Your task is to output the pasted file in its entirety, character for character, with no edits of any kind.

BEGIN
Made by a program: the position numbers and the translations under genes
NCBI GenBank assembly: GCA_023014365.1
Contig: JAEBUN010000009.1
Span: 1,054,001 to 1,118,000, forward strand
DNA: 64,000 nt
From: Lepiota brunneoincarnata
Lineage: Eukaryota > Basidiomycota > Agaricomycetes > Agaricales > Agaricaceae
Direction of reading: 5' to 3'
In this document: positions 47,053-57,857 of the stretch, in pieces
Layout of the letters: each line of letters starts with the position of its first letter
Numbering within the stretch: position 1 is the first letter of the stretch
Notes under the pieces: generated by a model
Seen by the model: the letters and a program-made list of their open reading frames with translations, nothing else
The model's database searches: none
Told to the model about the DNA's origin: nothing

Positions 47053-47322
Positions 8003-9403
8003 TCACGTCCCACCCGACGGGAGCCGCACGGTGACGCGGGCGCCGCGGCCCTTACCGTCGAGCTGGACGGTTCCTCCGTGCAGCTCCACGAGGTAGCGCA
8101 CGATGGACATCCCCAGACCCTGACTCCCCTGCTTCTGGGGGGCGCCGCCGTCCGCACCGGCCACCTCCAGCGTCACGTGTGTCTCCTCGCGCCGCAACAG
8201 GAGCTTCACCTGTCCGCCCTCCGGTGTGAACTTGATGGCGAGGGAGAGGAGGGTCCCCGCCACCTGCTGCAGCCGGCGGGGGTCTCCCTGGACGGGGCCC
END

Made by a program: the position numbers and the translations under genes
NCBI GenBank assembly: GCA_023014365.1
Contig: JAEBUN010000009.1
Span: 1,054,001 to 1,118,000, forward strand
DNA: 64,000 nt
From: Lepiota brunneoincarnata
Lineage: Eukaryota > Basidiomycota > Agaricomycetes > Agaricales > Agaricaceae
Direction of reading: 5' to 3'
In this document: positions 47,053-57,857 of the stretch, in pieces
Layout of the letters: each line of letters starts with the position of its first letter
Numbering within the stretch: position 1 is the first letter of the stretch
Notes under the pieces: generated by a model
Seen by the model: the letters and a program-made list of their open reading frames with translations, nothing else
The model's database searches: none
Told to the model about the DNA's origin: nothing

Positions 47053-47322
Positions 8003-9403
8003 TCACGTCCCACCCGACGGGAGCCGCACGGTGACGCGGGCGCCGCGGCCCTTACCGTCGAGCTGGACGGTTCCTCCGTGCAGCTCCACGAGGTAGCGCA
8101 CGATGGACATCCCCAGACCCTGACTCCCCTGCTTCTGGGGGGCGCCGCCGTCCGCACCGGCCACCTCCAGCGTCACGTGTGTCTCCTCGCGCCGCAACAG
8201 GAGCTTCACCTGTCCGCCCTCCGGTGTGAACTTGATGGCGAGGGAGAGGAGGGTCCCCGCCACCTGCTGCAGCCGGCGGGGGTCTCCCTGGACGGGGCCC